The situation will occur—it almost always does for a company that has found an effective way to deliver the right product to the right customers in the right way. Those are the companies that have connected with their market in a personal way and as a result have been successful, yielding greater growth. That growth will garner the attention of the corporate giants who struggle with the ability to make similar intimate connections with the different local markets they serve. As an independent, locally-operated company, that attention can be both exciting and overwhelming.
Like any entrepreneur who has invested their time, resources, and passion into a venture, seeing its success and the subsequent attention it brings from larger companies can be a satisfying feeling. The company you built is seen as valuable and is wanted as a part of a strategy for a larger company. In short, it means you’ve done something right. However, “selling out” isn’t always the smartest choice for these independent companies.
Coca-Cola offered THP $2.5 billion dollars for a controlling interest in Tan Hiep Phat Beverage Group. On its face, it would be difficult for any business owner to walk away from that kind of money. However, you’ll find the decision to take a buyout or not will come down to much more than money. As you face inquires or negotiations with larger corporations, think about these two critical considerations:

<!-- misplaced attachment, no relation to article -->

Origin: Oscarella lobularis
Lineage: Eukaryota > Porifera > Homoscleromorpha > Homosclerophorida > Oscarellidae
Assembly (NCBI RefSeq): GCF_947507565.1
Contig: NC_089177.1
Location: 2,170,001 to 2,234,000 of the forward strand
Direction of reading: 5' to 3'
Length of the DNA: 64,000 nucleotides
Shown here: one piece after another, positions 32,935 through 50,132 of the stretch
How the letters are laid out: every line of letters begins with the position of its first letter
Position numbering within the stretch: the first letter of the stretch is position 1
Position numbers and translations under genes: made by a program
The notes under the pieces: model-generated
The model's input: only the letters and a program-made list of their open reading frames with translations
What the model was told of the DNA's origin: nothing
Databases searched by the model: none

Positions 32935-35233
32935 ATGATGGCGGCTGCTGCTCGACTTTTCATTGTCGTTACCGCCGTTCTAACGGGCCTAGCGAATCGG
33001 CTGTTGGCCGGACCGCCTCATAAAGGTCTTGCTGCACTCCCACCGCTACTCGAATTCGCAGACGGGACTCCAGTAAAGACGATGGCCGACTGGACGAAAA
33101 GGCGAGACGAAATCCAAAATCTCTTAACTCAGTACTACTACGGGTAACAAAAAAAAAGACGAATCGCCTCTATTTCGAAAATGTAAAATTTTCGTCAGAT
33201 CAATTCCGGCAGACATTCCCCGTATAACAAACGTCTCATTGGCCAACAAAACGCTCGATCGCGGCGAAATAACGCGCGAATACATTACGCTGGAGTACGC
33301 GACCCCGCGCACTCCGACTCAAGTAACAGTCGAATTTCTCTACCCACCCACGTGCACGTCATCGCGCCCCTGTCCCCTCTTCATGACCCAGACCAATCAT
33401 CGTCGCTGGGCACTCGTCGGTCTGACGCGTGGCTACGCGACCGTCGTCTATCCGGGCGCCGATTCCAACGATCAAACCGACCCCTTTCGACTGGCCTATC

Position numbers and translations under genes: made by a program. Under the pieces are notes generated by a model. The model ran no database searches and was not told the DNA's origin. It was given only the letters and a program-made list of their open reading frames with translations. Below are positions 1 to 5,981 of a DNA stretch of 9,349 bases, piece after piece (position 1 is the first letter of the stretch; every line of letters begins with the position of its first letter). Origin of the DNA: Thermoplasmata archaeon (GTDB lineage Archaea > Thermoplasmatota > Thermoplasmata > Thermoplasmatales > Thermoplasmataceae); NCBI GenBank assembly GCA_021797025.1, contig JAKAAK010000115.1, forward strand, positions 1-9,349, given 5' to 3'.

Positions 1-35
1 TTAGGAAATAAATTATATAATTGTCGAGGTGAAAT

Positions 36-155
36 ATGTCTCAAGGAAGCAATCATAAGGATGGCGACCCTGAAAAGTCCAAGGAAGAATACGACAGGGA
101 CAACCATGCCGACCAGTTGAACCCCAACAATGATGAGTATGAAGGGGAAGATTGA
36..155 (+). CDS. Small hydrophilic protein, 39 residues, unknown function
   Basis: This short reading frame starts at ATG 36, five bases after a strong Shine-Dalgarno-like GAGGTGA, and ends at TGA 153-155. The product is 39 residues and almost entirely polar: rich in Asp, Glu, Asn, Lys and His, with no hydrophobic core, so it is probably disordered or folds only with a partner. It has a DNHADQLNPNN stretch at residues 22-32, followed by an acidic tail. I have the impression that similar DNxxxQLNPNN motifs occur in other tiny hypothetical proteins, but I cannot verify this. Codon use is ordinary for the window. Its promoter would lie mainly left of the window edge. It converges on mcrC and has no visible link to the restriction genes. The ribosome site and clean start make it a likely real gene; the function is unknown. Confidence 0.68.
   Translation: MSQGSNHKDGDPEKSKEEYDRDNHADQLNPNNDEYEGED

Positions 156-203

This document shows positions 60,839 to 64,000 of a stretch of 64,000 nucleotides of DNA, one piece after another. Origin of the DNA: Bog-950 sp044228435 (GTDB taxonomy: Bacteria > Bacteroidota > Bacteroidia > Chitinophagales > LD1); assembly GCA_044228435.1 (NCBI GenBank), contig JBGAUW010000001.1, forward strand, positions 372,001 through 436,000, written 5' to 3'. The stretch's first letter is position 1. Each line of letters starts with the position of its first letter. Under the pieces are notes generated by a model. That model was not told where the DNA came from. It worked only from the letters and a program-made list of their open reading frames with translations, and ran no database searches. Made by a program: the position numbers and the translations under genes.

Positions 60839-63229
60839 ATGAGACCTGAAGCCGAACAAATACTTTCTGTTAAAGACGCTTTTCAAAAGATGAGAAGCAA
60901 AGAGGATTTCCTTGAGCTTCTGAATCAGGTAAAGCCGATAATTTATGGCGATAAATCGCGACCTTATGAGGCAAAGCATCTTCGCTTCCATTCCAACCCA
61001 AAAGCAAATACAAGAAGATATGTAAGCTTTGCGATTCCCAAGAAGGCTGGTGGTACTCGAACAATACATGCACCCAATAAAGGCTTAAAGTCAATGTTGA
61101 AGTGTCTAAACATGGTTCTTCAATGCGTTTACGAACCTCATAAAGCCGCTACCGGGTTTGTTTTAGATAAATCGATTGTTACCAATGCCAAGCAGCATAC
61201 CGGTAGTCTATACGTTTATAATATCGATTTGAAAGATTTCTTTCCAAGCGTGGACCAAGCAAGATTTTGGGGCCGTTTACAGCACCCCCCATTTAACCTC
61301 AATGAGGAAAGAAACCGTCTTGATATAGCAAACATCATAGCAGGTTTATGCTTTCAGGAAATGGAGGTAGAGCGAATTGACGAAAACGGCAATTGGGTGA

What will this buy-out or partnership mean for the company I’ve built? Not all transactions are transparent; you won’t necessarily know the extent of the company’s plans for your company; however, as much as you can find out, understand the role your company will play in the other company’s future. How will that impact what you created? Are you comfortable with the inevitable future of the company you built within the boundaries of the new partnership/ownership?
Is there more you still hoped to accomplish? The idea of walking away from a great deal of money can be incredibly nerve-wracking. However, if you feel strongly that there is more you want to accomplish, and you have the energy and desire to make it happen, perhaps the current corporate suitor is not the right one. Just because you walk away from a buy-out today, doesn’t preclude you from entertaining another one in the future—if that is what you want.
Partnerships of every kind are key to any company’s success; those are opportunities that you’ll frequently find yourself identifying, balancing, and maintaining. The corporate giants that want to gain control are the negotiations you need to be especially prepared for. Remember, these opportunities are about more than just money—they are about the future of the company you built, along with the lives of those who have contributed to it.
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First Featured on Forbesbooks.com